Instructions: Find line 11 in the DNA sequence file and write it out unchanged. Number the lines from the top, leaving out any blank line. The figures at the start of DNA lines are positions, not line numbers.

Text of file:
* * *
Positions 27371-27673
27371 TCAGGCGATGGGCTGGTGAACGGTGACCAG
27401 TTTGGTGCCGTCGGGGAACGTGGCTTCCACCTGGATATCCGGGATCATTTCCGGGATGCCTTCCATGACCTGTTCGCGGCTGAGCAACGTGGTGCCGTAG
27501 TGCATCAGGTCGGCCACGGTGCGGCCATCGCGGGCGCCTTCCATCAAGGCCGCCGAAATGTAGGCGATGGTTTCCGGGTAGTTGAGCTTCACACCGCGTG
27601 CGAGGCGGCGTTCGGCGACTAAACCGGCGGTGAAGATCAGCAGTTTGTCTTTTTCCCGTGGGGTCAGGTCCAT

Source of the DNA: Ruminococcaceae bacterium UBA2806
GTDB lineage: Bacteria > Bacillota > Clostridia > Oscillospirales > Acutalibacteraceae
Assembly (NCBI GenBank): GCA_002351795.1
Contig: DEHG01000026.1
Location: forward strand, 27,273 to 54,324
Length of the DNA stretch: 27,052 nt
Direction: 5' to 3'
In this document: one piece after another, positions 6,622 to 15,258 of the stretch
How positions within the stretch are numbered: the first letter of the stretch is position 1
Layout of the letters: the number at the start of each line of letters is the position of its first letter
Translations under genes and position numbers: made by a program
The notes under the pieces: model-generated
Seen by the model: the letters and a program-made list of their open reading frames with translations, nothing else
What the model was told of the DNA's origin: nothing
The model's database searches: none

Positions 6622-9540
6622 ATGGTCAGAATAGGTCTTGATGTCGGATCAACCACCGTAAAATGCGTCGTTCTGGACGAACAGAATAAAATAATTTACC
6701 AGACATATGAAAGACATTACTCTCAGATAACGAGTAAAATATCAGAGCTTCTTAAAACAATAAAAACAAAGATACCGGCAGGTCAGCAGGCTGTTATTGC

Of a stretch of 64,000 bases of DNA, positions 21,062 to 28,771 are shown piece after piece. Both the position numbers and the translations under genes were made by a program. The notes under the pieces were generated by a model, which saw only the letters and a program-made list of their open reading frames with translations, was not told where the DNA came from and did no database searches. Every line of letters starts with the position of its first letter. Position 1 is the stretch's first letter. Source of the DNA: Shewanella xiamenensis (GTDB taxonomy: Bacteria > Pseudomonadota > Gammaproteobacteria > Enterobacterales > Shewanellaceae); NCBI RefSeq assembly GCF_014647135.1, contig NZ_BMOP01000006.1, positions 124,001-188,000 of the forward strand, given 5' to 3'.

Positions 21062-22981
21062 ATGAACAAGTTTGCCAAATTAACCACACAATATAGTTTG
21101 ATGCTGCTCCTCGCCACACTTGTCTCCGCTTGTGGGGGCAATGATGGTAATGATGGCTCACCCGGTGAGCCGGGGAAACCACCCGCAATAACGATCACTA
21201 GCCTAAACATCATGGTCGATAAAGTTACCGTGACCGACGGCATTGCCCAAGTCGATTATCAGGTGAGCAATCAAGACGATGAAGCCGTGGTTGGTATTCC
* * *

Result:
Length of the DNA stretch: 27,052 nt